In the decade before the CBD was signed, Costa Rica entered into agreements with drug companies to provide biological samples, in exchange for up-front fees, royalties, laboratories, equipment and training for local scientists. It’s now advising other developing nations. Today, the CBD is still moribund, as parties continue to squabble over definitions of fundamental terms like “bio-piracy” and “bio-prospecting.”
Worse, NGOs like Friends of the Earth insist that there is no such thing as legitimate bio-prospecting. To them, all bio-prospecting and patenting of genetic resource inventions is piracy, virtually any corporate engagement with indigenous people should be prohibited, and limiting biotech patentability is just one step toward eliminating all patents for biotech products.
Fallacy 3: Battling corporate biotechnology will spur development. Emotional polemics don’t generate progress. Companies and investors don’t have to go where they aren’t wanted – or to countries that attack intellectual property rights, pirate patented products, or threaten to impose fines and overturn drug patents years after the fact.
At the 2001 WTO Ministerial meeting in Doha, activists attacked corporate patents for HIV/AIDS medicines – and succeeded only in reducing investment in developing new generations of AIDS drugs. Limiting patentability for biotech will simply hurt those with the most to gain from transferring technology and research opportunities to developing countries, through legitimate bio-prospecting.
The legal wrangling and threats have also played a major role in causing industry to lose interest in exploring rainforests for prospective drugs – and switch to synthetic drug development in labs. At this point, CBD countries would be better off if they worked with industry to reignite interest in biological resources.
Fallacy 4: A complex international regime will bring benefits to developing countries. In fact, 50% of zero is nada. Countries that create cumbersome, unfriendly, counterproductive legal regimes generate little investment, and fewer benefits. Those that participate in a system that’s already produced thousands of life-enhancing drugs will build a future founded in science, property rights and wealth-generation, ensuring better lives for their people.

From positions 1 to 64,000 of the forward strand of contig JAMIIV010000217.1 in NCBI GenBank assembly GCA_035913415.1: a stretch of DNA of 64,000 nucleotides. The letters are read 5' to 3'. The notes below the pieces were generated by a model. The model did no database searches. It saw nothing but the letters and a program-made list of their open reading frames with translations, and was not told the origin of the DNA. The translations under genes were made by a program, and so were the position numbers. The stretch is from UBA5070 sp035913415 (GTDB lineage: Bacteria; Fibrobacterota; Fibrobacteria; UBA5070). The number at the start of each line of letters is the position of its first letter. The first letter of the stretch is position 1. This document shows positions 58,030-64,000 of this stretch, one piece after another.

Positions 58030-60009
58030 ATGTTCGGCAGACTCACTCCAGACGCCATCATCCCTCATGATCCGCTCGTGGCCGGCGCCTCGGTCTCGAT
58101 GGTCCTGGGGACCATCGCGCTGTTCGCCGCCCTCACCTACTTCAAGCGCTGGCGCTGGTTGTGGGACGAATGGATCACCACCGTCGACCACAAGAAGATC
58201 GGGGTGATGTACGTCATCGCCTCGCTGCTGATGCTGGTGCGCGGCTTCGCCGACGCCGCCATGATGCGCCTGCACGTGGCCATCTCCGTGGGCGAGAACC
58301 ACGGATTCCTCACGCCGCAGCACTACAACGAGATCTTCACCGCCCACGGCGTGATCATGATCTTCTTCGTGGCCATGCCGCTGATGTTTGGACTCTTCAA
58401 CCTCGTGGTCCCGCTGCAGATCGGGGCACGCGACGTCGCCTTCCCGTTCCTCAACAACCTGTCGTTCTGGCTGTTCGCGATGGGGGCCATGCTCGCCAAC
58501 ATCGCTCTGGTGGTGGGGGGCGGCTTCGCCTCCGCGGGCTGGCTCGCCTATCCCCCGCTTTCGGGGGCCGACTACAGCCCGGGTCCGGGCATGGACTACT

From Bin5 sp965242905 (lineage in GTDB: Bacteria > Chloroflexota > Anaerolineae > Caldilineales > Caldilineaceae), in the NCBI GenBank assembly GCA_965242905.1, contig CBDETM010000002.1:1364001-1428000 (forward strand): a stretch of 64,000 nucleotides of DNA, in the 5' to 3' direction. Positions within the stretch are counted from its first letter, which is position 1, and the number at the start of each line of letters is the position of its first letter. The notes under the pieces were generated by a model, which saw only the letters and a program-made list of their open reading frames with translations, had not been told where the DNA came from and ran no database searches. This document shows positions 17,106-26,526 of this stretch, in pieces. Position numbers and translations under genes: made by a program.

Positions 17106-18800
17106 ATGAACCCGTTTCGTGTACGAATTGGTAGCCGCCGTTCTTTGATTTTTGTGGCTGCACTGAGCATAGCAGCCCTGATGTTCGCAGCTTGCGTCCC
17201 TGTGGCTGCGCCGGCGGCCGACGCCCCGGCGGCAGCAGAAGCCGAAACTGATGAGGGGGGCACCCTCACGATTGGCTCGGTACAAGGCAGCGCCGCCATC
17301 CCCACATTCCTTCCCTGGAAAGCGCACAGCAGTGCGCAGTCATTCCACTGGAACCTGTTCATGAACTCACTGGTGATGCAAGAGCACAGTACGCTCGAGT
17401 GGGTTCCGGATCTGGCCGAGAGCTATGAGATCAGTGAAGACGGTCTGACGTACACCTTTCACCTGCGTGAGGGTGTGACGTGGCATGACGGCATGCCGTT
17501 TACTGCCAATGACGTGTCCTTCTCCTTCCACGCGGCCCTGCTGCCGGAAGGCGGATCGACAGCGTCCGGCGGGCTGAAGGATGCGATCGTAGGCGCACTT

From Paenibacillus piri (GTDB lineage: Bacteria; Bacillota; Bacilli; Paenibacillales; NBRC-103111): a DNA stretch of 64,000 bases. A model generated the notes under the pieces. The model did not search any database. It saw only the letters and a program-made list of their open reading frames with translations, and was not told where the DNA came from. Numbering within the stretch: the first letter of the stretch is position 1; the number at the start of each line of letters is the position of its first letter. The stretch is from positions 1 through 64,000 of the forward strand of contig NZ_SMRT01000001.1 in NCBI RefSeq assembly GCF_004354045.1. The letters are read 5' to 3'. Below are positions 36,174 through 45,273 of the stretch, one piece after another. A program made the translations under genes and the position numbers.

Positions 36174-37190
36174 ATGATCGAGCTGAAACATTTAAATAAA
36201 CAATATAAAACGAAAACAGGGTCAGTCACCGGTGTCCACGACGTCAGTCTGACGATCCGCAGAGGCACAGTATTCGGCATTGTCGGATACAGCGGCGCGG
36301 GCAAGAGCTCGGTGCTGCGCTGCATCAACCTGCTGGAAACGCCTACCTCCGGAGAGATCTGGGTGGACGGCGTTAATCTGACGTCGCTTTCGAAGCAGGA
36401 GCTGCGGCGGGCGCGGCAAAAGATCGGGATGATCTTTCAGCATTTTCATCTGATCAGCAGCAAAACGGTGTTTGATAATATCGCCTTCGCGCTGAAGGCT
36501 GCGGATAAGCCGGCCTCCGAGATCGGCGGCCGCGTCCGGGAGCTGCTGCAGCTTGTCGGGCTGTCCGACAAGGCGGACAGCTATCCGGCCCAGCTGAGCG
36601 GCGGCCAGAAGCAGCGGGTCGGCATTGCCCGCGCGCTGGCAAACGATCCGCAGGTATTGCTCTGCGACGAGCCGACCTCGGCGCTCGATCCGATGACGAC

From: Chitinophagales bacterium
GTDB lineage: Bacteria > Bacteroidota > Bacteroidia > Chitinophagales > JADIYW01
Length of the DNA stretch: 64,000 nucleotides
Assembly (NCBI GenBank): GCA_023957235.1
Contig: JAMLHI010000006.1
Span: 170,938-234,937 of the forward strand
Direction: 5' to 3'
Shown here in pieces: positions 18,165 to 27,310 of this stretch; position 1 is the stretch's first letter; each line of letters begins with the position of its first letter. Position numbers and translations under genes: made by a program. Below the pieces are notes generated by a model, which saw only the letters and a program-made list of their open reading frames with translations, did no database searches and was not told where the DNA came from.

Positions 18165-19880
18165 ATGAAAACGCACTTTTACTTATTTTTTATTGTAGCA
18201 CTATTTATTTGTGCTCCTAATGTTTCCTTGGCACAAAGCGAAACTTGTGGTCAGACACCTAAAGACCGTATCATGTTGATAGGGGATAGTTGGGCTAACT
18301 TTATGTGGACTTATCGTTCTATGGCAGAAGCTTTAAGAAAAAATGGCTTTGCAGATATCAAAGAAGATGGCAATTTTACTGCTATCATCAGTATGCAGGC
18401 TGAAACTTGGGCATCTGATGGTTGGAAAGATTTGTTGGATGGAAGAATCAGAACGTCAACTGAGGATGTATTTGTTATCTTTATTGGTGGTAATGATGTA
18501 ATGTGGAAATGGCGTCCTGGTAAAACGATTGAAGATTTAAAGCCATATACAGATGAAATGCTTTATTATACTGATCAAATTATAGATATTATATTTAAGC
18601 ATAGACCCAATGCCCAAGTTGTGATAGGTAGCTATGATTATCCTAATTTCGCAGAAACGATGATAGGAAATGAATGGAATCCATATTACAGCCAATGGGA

When obstacles are strewn in the path of investment, innovation, discovery and patent protection, investors and researchers seek less risky opportunities, such as “combinatorial chemistry” with synthetic molecules. In the Philippines, Colombia and virtually every other country that has created such obstacles, bio-prospecting has evaporated.
The result is that the next generation of biological drugs is never born – and countries and indigenous people who might actually have the next taxol, cortisone, artemisinin or hoodia never realize their dream of turning it into a blockbuster.
Governments, companies, NGOs, indigenous people and patients alike agree that benefits from commercial development of new products from genetic resources should flow back to their providers. But developing countries don’t need another symbolic victory. They need real, tangible benefits.
That means recognizing these basic principles, abandoning polemics and the search for pots of green gold, and agreeing on workable, mutually acceptable definitions for basic terminology. Most of all, it means crafting a bilateral or global system that eliminates legal minefields … encourages and rewards investors, companies and researchers for their risk-taking and dogged persistence … and ensures the creation – and sharing – of real benefits that can come only from real discoveries.It’s a lesson that should probably be applied to a lot of public policy debates these days.